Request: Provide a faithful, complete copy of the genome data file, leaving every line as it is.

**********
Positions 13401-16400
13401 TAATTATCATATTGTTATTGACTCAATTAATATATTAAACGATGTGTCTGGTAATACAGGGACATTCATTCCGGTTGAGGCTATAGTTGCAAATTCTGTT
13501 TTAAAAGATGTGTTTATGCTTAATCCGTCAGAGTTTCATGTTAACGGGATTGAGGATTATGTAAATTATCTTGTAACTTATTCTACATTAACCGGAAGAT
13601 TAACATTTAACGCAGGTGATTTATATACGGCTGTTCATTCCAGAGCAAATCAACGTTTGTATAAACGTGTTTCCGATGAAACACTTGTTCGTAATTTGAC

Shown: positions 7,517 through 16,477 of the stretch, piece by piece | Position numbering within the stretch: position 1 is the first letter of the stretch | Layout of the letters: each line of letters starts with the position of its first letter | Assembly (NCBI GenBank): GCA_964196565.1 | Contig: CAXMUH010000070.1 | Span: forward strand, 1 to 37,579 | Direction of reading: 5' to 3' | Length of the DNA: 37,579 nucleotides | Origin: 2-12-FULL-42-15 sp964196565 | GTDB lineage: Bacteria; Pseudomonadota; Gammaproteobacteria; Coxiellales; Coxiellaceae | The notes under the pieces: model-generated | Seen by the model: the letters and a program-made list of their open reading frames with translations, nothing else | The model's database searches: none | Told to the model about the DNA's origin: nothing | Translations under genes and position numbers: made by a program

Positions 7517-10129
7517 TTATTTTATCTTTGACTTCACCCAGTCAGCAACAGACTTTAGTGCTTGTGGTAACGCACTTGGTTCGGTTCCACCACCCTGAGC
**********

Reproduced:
Positions 13401-16400
13401 TAATTATCATATTGTTATTGACTCAATTAATATATTAAACGATGTGTCTGGTAATACAGGGACATTCATTCCGGTTGAGGCTATAGTTGCAAATTCTGTT
13501 TTAAAAGATGTGTTTATGCTTAATCCGTCAGAGTTTCATGTTAACGGGATTGAGGATTATGTAAATTATCTTGTAACTTATTCTACATTAACCGGAAGAT
13601 TAACATTTAACGCAGGTGATTTATATACGGCTGTTCATTCCAGAGCAAATCAACGTTTGTATAAACGTGTTTCCGATGAAACACTTGTTCGTAATTTGAC

Shown: positions 7,517 through 16,477 of the stretch, piece by piece | Position numbering within the stretch: position 1 is the first letter of the stretch | Layout of the letters: each line of letters starts with the position of its first letter | Assembly (NCBI GenBank): GCA_964196565.1 | Contig: CAXMUH010000070.1 | Span: forward strand, 1 to 37,579 | Direction of reading: 5' to 3' | Length of the DNA: 37,579 nucleotides | Origin: 2-12-FULL-42-15 sp964196565 | GTDB lineage: Bacteria; Pseudomonadota; Gammaproteobacteria; Coxiellales; Coxiellaceae | The notes under the pieces: model-generated | Seen by the model: the letters and a program-made list of their open reading frames with translations, nothing else | The model's database searches: none | Told to the model about the DNA's origin: nothing | Translations under genes and position numbers: made by a program

Positions 7517-10129
7517 TTATTTTATCTTTGACTTCACCCAGTCAGCAACAGACTTTAGTGCTTGTGGTAACGCACTTGGTTCGGTTCCACCACCCTGAGC